# [OPE-L:1507] Re: Marx's maths

Iwao Kitamura (ikita@st.rim.or.jp)
Sat, 16 Mar 1996 09:15:23 -0800

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Andrew:

>Brokmeyer links up Marx's critique of mathematicians' method to the
> way human thought and computer algorithms are being equated today.
> And very important, I think, is Brokmeyer's discussion of Marx's
> view that the real process of differentiation is not how Newton (e.g.)
> portrayed it, but is a "negation of the negation."
>
>One major reason this is important is that many have claimed that negation
> of the negation is not part of Marx's concept of dialectics (how they
> manage to ignore or distort Ch. 32 of _Capital_, Vol. I is a story in
> itself), and the Stalinists removed this concept from the list of
> "laws" of dialectics in Russia.
>

Iwao:
I also think this point is important. How to understand the process
of differential calculus depends on how to understand the concept
of infinite and the concept of continuous.

Let's hear from Marx(#1) directly.
"Assume the dependent variable y increases to y1 as long as the independent
variable x increases to x1. Here we consider a simple case that x appears
in first dimension here(sub 1).
1) y=ax; if x increases to x1 then
y1=ax1 therefore y1-y=a(x1-x).
provided diffrentiation is done, in other words we decrease x1 to x,
x1=x; x1-x=0,
therefore,
a(x1-x)=a*0=0.
moreover, y changes to y1 only because x changes to x1, same for y,
y1=y; y1-y=0.
therefore,
y1-y=a(x1-x)
turns to 0=0.
That doing Differentiation at the beginning and then 'aufheben' this
really leads to null. The difficult points in understanding of differentiation
are ascertaining how this operation is distincted from such a simple
procedure and how it leads to the actual result. (similar to the understanding
of a nagation of the nagation generally)."
(Marx's manuscript on differential calculus. '1. about the concept of derived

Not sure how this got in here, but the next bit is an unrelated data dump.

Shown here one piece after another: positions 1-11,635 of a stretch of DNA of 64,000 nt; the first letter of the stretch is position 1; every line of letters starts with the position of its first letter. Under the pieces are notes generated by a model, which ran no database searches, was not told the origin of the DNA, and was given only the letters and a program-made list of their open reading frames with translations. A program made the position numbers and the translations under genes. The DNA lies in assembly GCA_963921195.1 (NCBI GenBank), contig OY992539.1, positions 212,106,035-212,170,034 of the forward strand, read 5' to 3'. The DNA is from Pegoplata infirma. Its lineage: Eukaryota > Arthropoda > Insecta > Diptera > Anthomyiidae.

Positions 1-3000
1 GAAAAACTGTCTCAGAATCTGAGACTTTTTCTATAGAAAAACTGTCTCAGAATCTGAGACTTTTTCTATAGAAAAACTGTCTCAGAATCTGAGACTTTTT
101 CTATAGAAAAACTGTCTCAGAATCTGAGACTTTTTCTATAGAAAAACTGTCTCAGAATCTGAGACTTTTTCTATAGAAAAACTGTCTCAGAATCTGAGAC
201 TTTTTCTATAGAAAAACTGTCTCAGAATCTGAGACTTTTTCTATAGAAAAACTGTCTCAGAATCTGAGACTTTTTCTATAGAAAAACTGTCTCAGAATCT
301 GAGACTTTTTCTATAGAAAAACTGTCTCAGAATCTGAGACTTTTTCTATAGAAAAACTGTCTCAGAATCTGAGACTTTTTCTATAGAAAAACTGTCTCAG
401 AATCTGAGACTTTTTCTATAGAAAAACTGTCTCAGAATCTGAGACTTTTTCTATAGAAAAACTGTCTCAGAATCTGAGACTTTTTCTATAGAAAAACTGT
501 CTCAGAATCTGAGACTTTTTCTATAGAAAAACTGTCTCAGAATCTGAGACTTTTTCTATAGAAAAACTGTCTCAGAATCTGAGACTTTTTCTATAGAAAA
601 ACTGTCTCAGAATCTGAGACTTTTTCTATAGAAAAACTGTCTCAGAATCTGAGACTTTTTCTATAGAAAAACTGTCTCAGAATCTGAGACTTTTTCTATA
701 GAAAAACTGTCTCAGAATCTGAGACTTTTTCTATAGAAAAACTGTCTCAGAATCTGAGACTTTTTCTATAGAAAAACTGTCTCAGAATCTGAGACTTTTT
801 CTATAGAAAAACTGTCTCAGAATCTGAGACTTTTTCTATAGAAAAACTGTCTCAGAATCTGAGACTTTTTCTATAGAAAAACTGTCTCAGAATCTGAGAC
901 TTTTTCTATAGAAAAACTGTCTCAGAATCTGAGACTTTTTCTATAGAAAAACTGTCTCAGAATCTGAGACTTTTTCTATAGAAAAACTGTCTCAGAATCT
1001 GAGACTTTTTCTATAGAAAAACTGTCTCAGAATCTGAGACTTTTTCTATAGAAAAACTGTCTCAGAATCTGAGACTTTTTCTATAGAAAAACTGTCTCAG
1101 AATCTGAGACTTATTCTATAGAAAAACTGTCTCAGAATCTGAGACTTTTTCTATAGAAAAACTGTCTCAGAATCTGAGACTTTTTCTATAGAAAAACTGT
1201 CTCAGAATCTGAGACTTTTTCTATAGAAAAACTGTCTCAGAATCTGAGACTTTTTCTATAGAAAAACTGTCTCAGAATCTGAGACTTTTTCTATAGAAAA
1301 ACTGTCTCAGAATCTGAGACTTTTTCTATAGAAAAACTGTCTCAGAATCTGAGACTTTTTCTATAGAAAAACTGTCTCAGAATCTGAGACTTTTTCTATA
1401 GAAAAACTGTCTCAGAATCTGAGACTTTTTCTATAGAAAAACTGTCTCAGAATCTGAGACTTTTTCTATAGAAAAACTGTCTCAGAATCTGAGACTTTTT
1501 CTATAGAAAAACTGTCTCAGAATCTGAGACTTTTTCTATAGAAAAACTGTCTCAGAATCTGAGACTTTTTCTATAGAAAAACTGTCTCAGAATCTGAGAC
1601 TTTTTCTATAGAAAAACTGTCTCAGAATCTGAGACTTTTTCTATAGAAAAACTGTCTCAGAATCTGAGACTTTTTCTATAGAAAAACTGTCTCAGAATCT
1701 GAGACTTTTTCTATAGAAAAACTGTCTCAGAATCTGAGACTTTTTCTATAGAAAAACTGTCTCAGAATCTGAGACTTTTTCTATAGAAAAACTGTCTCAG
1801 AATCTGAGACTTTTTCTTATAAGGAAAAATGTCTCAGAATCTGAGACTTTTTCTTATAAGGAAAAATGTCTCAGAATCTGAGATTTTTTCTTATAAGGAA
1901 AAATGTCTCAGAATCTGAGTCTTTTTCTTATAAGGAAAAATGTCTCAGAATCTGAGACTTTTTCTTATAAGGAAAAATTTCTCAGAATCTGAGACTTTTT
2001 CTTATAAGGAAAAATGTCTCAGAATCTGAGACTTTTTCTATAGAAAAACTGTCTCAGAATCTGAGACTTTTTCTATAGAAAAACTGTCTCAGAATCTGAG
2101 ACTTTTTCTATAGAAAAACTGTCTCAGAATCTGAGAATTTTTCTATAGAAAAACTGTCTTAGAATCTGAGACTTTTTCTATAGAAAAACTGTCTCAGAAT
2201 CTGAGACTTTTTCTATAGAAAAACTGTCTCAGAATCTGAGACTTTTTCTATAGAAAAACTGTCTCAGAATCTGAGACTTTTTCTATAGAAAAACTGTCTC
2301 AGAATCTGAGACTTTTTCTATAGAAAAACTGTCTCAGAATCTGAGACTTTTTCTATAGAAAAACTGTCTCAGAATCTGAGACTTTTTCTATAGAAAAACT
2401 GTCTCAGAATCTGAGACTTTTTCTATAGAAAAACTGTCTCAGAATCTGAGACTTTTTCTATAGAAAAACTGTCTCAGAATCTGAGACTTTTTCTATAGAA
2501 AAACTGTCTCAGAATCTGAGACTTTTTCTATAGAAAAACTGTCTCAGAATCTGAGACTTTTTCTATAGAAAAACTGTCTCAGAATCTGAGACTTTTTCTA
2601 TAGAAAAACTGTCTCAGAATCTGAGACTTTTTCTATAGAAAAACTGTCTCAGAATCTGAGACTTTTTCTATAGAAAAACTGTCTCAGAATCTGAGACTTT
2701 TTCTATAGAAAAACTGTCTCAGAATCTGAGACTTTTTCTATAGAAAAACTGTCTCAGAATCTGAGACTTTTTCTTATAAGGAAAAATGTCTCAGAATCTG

function',1881 )

First, I think it important to understand what is zero as a number and
distinction of zero from infinitesimal.
In formal system, zero is a number by axiom. But the invention of zero
required much more thinking power than invention of natural number
and even invention of irrational number historically. Zero was invented
as a number in India in early 6th century. Treating zero in arithmetic
was expanded in 7th century. Mathematics in India is said being tied
with commerce and it did not develop as a science. In this period in
India, zero was not distinguished from infinitesimal. Even Newton-Leibniz
did not clearly distinct those when they developed the theory of analysis.
Such distinction of zero from infinitesimal was first clarified by Cauchy
in 19th century. But even in his age, the necessary and sufficient condition
of existence of single solution of differential equation was unknown. This
was found by Okamura at around 1930.
Regarding such development of the theory of analysis, Marx's recongnition
that dy/dx is a process of a nagation of the nagation is excellent. In the age
of Newton and Leibniz, Berkely criticized thier method of differentiation
for the reason that 0/0 derives no definite number. Such misunderstanding
of course came from his lack of understanding of dialectics. But Newton
and Leibniz didn't countered to such argument successfully.
Though Marx's description was not a mathematical solution for the matter,
I find it an important lesson. Mathematicians invented more abstract manner
of treatment of the matter. Can't we, however, interprete this as a contemporary
mathematics way of description of some kinds of dialectical processes?

#1 K. Marx: Matematicheskie Rikopisi, Nuaka, Moskow, 1968
japanese edition is translated by Takashi Sugawara, Otsuki, 1973

Other references:
#2 Shuntaro Itoh, Teikichi Hara, Tamotsu Murata: History of mathematics
Chikuma, 1975
#3 Akira Kobori: History of mathamatics, Asakura, 1956
#4 Arpad Szabo: Sugaku no akebono, selected works, Tokyo-tosho, 1976
#5 Nicholas Bourbaki: Elements d'histoire des mathematiques, Hermann, 1969
japanese edition tranlated by Tamotsu Murata,Tatsuo Shimizu,1970

in OPE solidarity,

Iwao

----------------------
Iwao Kitamura
E-mail: ikita@st.rim.or.jp